Given the mobile phone’s central role in people’s lives, it’s worth asking whether brands and agencies in Africa are investing enough in mobile advertising and marketing. For millions of people across the continent, it is their only voice communications device, their payments channel, and their place to access news and information. As such, it should be the starting point for a marketing strategy in Africa.
Mobile has truly become the FIRST SCREEN for the connected African. Here are a few of the trends we see unfolding across Africa’s mobile market in the years to come…
Across Africa, we are seeing mobile commerce rise, whether we are talking about online shopping or a simple USSD-based transaction such as a farmer buying microinsurance. A report from We Are Social’s Digital in 2017 report shows that 78% of Web pages served to Web browsers in South Africa are served to mobile devices. The number is greater than 80% in East and West Africa.
It stands to reason that mobile phones rather than desktops will dominate e-commerce in Africa. Brands should be thinking about how they can make it as easy as possible for people to convert and buy from their mobile devices – many online advertisers and stores still take a desktop-first approach.
International Data Corporation (IDC) just released some interesting stats showing that 215 million mobile handsets were shipped in Africa during 2016, up 10.1% on 2015. Contrary to the narrative of feature phones dying out and smartphones replacing them, feature phones accounted for 56% of the market. Smartphones only grew 3.4% year on year, compared to the double-digit growth of the years before.
One reason for this might be that volatile exchange rates caused users to shop for lower cost feature phones rather than pricier smartphones. But there are many sub-$50 smartphones on the market - perhaps many users just aren’t happy with the user experience they get from a low-cost smartphone? High data costs possibly also put off some end-users from migrating to smartphones.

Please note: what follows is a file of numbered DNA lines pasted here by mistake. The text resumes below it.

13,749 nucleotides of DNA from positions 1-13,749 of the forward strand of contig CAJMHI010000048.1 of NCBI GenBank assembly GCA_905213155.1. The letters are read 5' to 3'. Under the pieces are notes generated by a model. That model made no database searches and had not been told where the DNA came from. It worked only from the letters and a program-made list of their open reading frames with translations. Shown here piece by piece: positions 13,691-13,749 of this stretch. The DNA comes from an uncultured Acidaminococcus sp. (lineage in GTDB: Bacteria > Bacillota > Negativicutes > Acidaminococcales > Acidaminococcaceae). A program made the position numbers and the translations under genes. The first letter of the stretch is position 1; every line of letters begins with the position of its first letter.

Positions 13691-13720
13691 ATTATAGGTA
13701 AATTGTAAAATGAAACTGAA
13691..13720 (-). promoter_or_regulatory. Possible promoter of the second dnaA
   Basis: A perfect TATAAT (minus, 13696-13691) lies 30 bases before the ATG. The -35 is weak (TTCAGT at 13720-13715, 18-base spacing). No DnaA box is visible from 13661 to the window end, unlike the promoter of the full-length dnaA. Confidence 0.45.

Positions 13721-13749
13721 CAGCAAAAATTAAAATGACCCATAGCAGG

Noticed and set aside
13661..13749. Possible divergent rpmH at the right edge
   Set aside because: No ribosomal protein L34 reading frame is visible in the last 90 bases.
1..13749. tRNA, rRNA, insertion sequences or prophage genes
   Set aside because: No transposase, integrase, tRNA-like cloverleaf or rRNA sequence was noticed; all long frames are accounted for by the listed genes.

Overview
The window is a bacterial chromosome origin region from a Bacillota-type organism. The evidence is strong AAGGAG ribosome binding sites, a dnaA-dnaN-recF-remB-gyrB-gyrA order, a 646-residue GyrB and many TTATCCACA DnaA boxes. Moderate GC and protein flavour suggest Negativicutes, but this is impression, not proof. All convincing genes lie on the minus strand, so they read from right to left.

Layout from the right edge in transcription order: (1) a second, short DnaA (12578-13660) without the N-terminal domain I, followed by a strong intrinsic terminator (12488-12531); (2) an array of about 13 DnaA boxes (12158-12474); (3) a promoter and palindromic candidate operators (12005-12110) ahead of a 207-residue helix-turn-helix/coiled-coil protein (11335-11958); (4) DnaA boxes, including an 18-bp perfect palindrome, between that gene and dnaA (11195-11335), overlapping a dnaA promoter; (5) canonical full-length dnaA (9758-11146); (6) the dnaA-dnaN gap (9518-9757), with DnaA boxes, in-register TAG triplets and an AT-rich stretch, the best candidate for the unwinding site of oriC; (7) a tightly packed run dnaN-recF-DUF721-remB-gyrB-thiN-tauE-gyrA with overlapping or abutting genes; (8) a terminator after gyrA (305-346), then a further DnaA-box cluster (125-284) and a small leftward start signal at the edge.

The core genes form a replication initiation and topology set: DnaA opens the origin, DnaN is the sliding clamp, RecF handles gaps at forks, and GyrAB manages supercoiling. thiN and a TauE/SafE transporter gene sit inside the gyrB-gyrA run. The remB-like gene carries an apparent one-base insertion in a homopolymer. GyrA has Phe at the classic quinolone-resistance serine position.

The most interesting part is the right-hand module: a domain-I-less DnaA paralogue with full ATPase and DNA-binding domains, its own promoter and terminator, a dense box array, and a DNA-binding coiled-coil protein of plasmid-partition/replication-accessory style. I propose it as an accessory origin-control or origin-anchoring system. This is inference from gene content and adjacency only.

Following from the point above, many of Africa’s most powerful mobile applications have come from using basic GSM technologies like SMS and USSD. M-Pesa, for example, is one of the most widely used mobile money transfer services in the world, and it was created in Kenya back in 2007 using nothing fancier than USSD.
In many cases, the technical limitations of feature phones and a lack of mobile broadband have spurred innovation—necessity is often the mother of invention in Africa. This highlights the fact that marketers need a multidimensional approach to the complex and fragmented market in many African countries—mobile web pages for feature phones, apps for smartphone users and USSD/text services for basic phones all have a role to play.
There are many innovative ways that brands can reach the “feature phone consumer”, from bulk SMS, to Please-Call-Me, to gamification through USSD.
Thanks to falling data prices, Africans are starting to take to mobile video. According to research from Twinpine, 78% of Kenyans and 60% of Nigerians online watch videos using their mobile phone. Given that numerous international studies show that consumers find video ads to be more attention-grabbing and engaging, there is certainly scope for African advertisers to be making more use of video formats in their advertising. That is, provided they use bandwidth-targeting to ensure that they only address people with faster connections with their ads and use light formats that don’t drain too much of their audiences’ data.
Aside from the mobile phone, radio remains the largest reach and time spent engaging channel in most parts of Africa. Mobile phones with FM radios are popular in many parts of South African and on the continent. Regional radio, with its sense of community and its information relevant to the listener’s context, does well in many African countries.
Our experience in South and West Africa is that radio can work together well with mobile, through social media, SMS, and voice notes on station apps. Radio remains an immediate and highly interactive medium, with a high degree of mobile integration, yet often overlooked synergies with mobile. Mobile is the great amplifier of audiences, broadening the reach to like-minded communities.
African brands should think about their marketing and advertising in a more integrated and holistic manner, but weave mobile into their campaigns where it makes sense. Mobile is a powerful channel in its own right, but can multiply the value of investments in print, PR, TV, outdoor and radio.